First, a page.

Mr. Cantor’s middle name is IVAN which kind of sounds Russian so he can’t run for President being a foreigner and all…Still don’t know how he beat Ben “Cooter” Jones and the “General Lee”! LOL

    Tammy Baldwin, here.

  12. Christopher ‘Kit’ Bond and Clair McCaskill here. I still e-mail and call them to encourage them to do the right thing but it’s an exercise in futility. Still, I’m sure they need a good laugh every now and then too.

  13. Conyers should shut his mouth and worry that his wife does not implicate him in her bribery trail. Man this is turning into one of the most worthless admin. that I have every seen, and I have been around since Truman. And all you left wing lunatics have not even scratched the surface on the wrongs our President has done in his short ,but beyond the pale Admin. And for you lovers of the aclu well I can’t help you when the country turns to socialism.

  14. Republican President Bush committed war crimes, torture crimes, illegally surveilled American citizens, and lied US into a war.

    The evidence is overwhelming and should clearly be investigated to the fullest extent.

    It’s disappointing that right wing authoritarians like “Phil J” not only passively accepted the Republicans abuse of authority but even now try to distract from it by trying to change the subject.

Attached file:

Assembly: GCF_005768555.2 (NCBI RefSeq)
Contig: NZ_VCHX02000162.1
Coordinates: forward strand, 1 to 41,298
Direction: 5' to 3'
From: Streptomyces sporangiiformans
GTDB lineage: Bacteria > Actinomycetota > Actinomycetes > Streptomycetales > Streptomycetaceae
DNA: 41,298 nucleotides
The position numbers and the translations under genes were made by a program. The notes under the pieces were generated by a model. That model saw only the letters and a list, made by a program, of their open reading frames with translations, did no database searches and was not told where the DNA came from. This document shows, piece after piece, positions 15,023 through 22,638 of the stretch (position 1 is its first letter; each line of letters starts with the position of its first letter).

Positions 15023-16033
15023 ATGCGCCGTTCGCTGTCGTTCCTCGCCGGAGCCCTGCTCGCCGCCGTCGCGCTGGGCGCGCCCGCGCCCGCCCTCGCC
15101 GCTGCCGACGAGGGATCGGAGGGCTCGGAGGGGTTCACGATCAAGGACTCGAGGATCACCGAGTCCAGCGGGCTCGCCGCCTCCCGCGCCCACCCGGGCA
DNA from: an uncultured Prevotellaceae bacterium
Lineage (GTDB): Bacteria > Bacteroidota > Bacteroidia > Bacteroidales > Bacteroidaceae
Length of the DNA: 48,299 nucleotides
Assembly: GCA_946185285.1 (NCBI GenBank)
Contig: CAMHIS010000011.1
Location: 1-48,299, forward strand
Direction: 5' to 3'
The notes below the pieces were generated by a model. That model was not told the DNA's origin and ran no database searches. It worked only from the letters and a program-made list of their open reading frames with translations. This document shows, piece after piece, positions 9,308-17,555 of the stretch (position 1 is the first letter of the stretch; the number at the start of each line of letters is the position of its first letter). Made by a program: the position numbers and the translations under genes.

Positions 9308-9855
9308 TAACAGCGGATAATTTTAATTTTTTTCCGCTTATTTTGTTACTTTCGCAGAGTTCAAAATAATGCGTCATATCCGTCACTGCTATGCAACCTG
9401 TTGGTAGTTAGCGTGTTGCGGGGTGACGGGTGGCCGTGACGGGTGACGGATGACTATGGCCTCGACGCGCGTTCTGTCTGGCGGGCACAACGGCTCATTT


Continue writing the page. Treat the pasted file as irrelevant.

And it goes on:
Obama’s greatest failure are in not repudiating and investigating the corrupt Republican President Bush administration.

  15. My congressman is the only Republican congressman from Oregon, Greg Walden, but I will make my feelings know to my two Senators though that is other half of the Congress. I have e-mailed President Obama and Eric Holder on their e-mail sites many times, especially about war crimes, but I have never received an answer from either.

    Unfortunately, there is no longer an independent counsel law, but if AG Holder did appoint a special prosecutor, I would at least hope that it would be someone from outside the government, someone like you, Prof. Turley or Glen Greenwald (said tongue-in-cheekily). We all know what happened the last time with Patrick Fitzgerald. Asking the DoJ to investigate is a little like the fox and chicken coop scenario.

  16. naschkatze: “…would at least hope that it would be someone from outside the government, someone like you, Prof. Turley or Glen Greenwald (said tongue-in-cheekily).”
    ——–

    Judge Judy. Srsly.

    I would like to see John Woo or Alberto Gonzales or Dick Himself try to double-talk Judge Judy.